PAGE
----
Using case studies in plant endangerment as a focal point for understanding ecological and evolutionary processes and the impact of human activities on biodiversity, students gain fundamental insight into their relationship with the living world and the importance of preserving biological diversity through a combination of targeted readings, intensive discussions, and basic research in the field, Field activities take place in regional hotspots of plant endemism and give students experience in applied conservation research. Field sites and subject species vary from year to year.


      • BIOL 105 - Introduction to Behavioral Ecology
        FDRSL
        Credits4
        PrerequisiteInstructor consent required
        FacultyMarsh

        How do animals experience the world? What are animal social systems like? How do animals choose mates, find places to live, decide when to help others? This course for non-majors focuses on both the mechanisms of animal behavior (genes, hormones, sensory systems) and the adaptive value of behavior for survival and reproduction in nature. The laboratory includes field experiments and lab observations that test hypotheses using animals such as salamanders, cows, birds, and humans. Credit does not apply toward the biology major. Laboratory course.


      • BIOL 140 - Natural History of Rockbridge County
        FDRSL
        Credits4
        Prerequisite Non-biology majors only. Open to biology majors only by instructor consent
        FacultyCabe

        An introduction to the flora and fauna of Rockbridge County, with heavy emphasis on first-hand field experience. Readings include historical and current descriptions of biological communities and species typical of this area of Virginia, The close relationship between natural history and the fields of ecology and evolution is explored. Discussions and field trips emphasize the history of natural communities in the Shenandoah Valley and Southern Appalachians, the changes to these communities caused by human, and conservation strategies. Students should be prepared to be outside in all weather, hike in rough terrain, and enjoy field exploration (including early mornings and night excursions).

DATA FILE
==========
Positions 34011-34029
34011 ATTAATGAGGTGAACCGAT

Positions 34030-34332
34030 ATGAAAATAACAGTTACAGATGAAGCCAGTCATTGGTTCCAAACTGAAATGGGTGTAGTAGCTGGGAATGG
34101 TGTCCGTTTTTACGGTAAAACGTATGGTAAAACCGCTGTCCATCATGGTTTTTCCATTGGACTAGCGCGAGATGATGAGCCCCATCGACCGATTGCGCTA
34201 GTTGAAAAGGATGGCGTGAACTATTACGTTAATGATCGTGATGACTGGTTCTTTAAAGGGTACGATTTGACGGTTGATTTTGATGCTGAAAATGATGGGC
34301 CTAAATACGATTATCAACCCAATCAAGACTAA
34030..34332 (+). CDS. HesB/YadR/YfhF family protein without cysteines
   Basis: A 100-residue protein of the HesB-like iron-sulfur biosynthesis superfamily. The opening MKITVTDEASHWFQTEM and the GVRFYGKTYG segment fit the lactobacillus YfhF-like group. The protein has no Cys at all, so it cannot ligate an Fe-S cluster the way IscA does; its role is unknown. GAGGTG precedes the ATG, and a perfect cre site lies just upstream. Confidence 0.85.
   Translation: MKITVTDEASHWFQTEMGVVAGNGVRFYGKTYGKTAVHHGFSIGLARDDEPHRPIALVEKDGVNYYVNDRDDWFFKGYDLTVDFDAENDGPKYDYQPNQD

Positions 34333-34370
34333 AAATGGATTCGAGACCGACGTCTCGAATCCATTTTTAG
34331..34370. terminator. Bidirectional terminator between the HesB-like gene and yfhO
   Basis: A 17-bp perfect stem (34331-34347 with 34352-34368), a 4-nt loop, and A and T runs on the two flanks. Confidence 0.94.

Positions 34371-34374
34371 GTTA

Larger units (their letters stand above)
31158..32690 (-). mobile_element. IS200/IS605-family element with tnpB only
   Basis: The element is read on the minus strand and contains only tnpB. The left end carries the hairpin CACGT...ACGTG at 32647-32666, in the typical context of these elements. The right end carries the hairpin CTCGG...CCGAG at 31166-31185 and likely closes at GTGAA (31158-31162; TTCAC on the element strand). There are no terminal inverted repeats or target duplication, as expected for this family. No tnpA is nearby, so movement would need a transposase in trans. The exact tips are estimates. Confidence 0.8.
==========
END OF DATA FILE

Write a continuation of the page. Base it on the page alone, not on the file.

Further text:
• BIOL 160 - CSI: W&L
        FDRSL
        Credits4
        PrerequisiteNo prerequisites. Appropriate for non-science majors. Additional course fee required, for which the student is responsible after Friday of the 7th week of winter term
        FacultyLaRiviere, Watson

        This laboratory course is an introduction to the field of forensic science with a focus on the physical, chemical, and biological basis of crime scene evidence. A particular emphasis is on the analysis of trace physical (e.g., glass, soil, fiber, ballistics) and biological (e.g., hair, blood, DNA) evidence and forensic toxicology (e.g., drugs, alcohol, poisons). The laboratory portion of this course provides "hands-on" opportunities to analyze collected crime scene samples and to utilize some of the commonly used forensic laboratory techniques such as microscopy, chromatography, and spectroscopy. The course also introduces some of the legal aspects associated with collection and analysis of crime-scene evidence. Laboratory course.


      • BIOL 185 - Data Science: Visualizing and Exploring Big Data
        Credits3
        PrerequisiteInstructor consent required